TECHNOLOGY

Michelin-starred double chef Sat Bains refuses to serve vegan food in his restaurant for £ 120 a head


The double Michelin star chef Sat Bains refuses to serve vegan food in his restaurant for £ 120 a head because it's a rip off.

  • Top chef Sat Bains says vegan food is the "biggest rip off" with cheap ingredients
  • He claims that there are certain nutritional needs that they don't meet in his Sat Bains restaurant
  • Bains & # 39; The Michelin-starred restaurant in Nottingham was voted the fourth best gourmet restaurant in 2018
  • He claims that customers visit the niche restaurant and know exactly what to expect

A Michelin star chef has refused to offer a vegan menu because he says it is the "biggest rip off" with "cheap" ingredients and is not good value for money.

The 48-year-old Sat Bains, who has been awarded two Michelin stars, offers a trial menu for GBP 120 per head with delicacies such as Wollaton Hall deer and partridge ragout, paired with earthy flavors such as truffles and lichen.

Michelin-starred chef Sat Bains (photo), 48, has refused to offer vegan food in his Sat Bains restaurant in Nottinghamshire because it is the "biggest rip off". He said: “You can't go to a heavy metal concert and expect classical music. It is my business and my business model to do what I want. I don't do vegan, halal or kosher & # 39;

Mr. Bains, who opened the restaurant almost 18 years ago, said: “There are not only 10 dishes on a menu – there is so much thought in every detail.

"We want to offer our customers the best possible food."

Customers visit the niche restaurant and know what to expect and what types of ingredients to use on the seven-course menu for £ 105 or ten courses for £ 120.

His gourmet restaurant (pictured) revolves around the game season. The seven-course meal costs £ 105 or ten courses at £ 120 and offers guests local Wollaton Hall deer and partridge ragouts

His gourmet restaurant (pictured) revolves around the game season. The seven-course meal costs £ 105 or ten courses at £ 120 and offers guests local Wollaton Hall deer and partridge ragouts

For this reason, the Great British Menu winner refuses to "go on certain diets", just as he "does not go to a vegan restaurant and ask for a steak".

He told the mirror: “The amount of research to get the same taste and texture as fat to get this luxurious mouthful is phenomenal.

“You can't go to a heavy metal concert and expect classical music. It is my business and my business model to do what I want. I don't do vegan, halal or kosher. & # 39;

Mr. Bains suggested that his restaurant be leaning back to prepare a dinner that was allergic to potato family vegetables.

The restaurant (pictured) would "never" be vegan, according to the Great British Menu winner. He suggested that the chefs lean back to provide a night shadow allergy to certain vegetables, and "almost give up" the cooking style

The restaurant (pictured) would "never" be vegan, according to the Great British Menu winner. He suggested that the chefs lean back to provide a night shadow allergy to certain vegetables, and "almost give up" the cooking style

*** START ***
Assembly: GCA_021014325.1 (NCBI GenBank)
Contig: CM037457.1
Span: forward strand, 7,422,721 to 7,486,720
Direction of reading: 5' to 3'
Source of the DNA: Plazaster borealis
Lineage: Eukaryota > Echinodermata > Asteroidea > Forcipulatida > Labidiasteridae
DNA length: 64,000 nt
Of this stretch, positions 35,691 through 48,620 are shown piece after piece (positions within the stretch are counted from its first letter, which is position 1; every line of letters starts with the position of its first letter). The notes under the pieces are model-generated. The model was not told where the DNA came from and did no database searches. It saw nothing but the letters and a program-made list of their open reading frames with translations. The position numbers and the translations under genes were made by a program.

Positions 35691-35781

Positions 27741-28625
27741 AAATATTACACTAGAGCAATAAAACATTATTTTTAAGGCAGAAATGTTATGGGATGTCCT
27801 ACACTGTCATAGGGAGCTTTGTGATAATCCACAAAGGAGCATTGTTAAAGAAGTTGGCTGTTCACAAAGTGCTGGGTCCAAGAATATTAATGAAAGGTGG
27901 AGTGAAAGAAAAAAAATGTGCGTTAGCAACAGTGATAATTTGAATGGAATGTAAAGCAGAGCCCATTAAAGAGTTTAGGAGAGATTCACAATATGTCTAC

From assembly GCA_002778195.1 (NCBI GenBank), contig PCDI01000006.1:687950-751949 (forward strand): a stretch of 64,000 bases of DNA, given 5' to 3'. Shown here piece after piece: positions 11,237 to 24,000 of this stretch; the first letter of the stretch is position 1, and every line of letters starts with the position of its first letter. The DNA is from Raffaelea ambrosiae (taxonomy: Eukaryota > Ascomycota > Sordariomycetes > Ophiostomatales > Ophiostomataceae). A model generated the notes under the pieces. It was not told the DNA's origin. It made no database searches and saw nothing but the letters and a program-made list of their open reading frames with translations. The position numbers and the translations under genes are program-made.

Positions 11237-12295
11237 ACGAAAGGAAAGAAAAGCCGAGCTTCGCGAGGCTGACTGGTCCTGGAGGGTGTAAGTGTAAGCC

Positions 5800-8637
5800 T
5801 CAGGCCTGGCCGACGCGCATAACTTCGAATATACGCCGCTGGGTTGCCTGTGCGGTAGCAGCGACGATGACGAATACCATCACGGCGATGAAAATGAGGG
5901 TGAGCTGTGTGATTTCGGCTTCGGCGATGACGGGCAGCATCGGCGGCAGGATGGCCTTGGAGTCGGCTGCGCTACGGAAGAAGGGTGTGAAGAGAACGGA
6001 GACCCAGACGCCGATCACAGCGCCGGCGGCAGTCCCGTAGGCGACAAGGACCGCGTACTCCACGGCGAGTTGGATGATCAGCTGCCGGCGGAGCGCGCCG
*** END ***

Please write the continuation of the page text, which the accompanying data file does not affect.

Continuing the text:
He admitted that "it is so hard to be right" and "almost give up the style of the restaurant" to meet their needs.

The Michelin-starred double chef is not, and never would be, a vegan specialist.

It comes a year after Trip Advisor's restaurant has been voted the 10th best gourmet restaurant in the UK for the Travelers & # 39; Choice Restaurants Awards 2019.

Sat Bains was previously recognized as the best in the country and number four in the world at the 2018 awards.

The restaurant was the first in the English city to win a Michelin star in 2003 – and has won another ever since.

The career of the Michelin-starred chef Sat Bains

Celebrated chef Sat Bains came from humble beginnings after attending a catering course at Derby College when he was 18.

He is a second generation British Sikh heir whose parents settled in Derby in the 1960s. His father ran newsagents and licenses and had a significant impact on his work ethic – when he saw that the Michelin-starred chef was making paper rounds at 4:30 p.m. at the age of 13.

Mr. Bains earned a City & Guilds qualification before working under Mick Murphy.

Raymond Blanc hired Bains as one of 16 members to open the first Le Petit Blanc in Oxford in 1996.

After six months, he moved to the French restaurant L & # 39; Escargot in London.

He returned to Nottingham, where he applied for the Roux Scholarship in 1999.

Mr. Bains mingled with other trained chefs such as Rene Redzepi and got his first impression of working in a Michelin-starred restaurant – Le Jardin des Sens in Paris.

He had won the scholarship after losing his job in an art gallery café, which left him and his partner Amanda desperate for the title.

After the win, he was offered a job at the Hotel des Clos in Nottingham, which had been accepted. The men had read about his Roux price in the newspaper.

Within five years, he managed to take over the job of the chef, become a partner in the business and buy the restaurant with his wife, which is now Sat Bain's restaurant.

The self-made chef is committed to developing seven and ten-course meals and has admitted that he cannot offer à la carte cooking.

He was crowned one of the winners of the BBC's Great British Menu show in 2007.

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